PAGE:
FRANKFURT (Reuters) - Prosecutors in the German city of Stuttgart are looking into a possible fine for auto supplier Robert Bosch for providing Volkswagen with engine management software that the carmaker used to cheat vehicle emissions tests in 2015.
Volkswagen has paid out more than 27 billion euros ($31 billion) in penalties for using illegal software to disguise excessive levels of pollution from its diesel cars, triggering a global regulatory clampdown that has now reached Bosch.
“It is correct that the Public Prosecutor’s Office of Stuttgart has opened monetary fine proceedings against Robert Bosch GmbH,” a spokesman for the company said in a statement on Friday.
“The proceedings relate to the investigations against employees of Robert Bosch GmbH in connection with the use of allegedly manipulated software in control units of diesel vehicles,” Bosch added.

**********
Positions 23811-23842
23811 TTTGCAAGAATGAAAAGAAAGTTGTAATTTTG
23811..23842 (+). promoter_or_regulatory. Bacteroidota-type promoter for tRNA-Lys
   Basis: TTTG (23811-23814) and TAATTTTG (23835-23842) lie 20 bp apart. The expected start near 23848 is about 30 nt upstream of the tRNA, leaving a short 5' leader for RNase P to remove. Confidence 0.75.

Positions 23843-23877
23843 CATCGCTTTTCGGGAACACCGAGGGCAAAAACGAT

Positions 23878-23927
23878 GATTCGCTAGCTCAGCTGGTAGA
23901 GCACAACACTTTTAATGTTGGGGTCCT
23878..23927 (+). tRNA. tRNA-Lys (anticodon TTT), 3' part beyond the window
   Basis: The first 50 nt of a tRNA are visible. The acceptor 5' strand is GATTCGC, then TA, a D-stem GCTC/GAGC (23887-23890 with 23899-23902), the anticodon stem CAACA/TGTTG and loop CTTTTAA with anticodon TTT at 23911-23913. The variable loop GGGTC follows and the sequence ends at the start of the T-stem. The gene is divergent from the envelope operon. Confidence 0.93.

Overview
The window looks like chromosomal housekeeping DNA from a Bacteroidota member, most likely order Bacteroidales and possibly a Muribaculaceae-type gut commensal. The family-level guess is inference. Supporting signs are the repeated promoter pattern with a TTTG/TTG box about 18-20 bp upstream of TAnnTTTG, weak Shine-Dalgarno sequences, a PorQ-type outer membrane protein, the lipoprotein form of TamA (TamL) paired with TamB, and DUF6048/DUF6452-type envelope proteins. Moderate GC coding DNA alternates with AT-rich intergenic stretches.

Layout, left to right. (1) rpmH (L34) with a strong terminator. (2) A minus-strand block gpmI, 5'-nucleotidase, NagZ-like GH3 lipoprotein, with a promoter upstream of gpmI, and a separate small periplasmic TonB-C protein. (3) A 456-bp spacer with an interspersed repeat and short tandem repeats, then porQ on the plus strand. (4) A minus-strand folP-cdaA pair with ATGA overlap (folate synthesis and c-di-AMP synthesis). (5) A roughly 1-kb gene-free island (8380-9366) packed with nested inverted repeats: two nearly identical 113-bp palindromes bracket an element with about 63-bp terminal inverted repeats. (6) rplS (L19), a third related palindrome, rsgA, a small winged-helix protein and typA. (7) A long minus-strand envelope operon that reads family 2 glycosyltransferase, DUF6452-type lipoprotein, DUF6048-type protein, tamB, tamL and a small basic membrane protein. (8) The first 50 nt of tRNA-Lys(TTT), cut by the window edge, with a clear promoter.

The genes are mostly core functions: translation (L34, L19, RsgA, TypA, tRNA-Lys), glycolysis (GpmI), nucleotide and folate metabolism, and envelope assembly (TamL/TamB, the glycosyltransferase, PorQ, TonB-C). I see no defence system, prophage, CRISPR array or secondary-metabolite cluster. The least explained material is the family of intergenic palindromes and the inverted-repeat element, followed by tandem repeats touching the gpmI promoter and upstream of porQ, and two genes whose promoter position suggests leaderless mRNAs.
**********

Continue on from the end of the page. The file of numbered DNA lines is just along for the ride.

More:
German prosecutors last year fined Volkswagen 1 billion euros and its sister brand Audi 800 million euros for management oversight lapses which allowed polluting cars to hit the road.
German weekly magazine Der Spiegel reported on Friday that Volkswagen was reviewing whether to seek damages of up to 1 billion euros from Bosch. Volkswagen declined to comment on the report.
Bosch said: “Relationships with customers are kept confidential. The automaker-supplier relationship between Bosch and Volkswagen goes back over decades. We cannot imagine such an action against Bosch.”
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Reporting by Edward Taylor; Editing by Mark Potter
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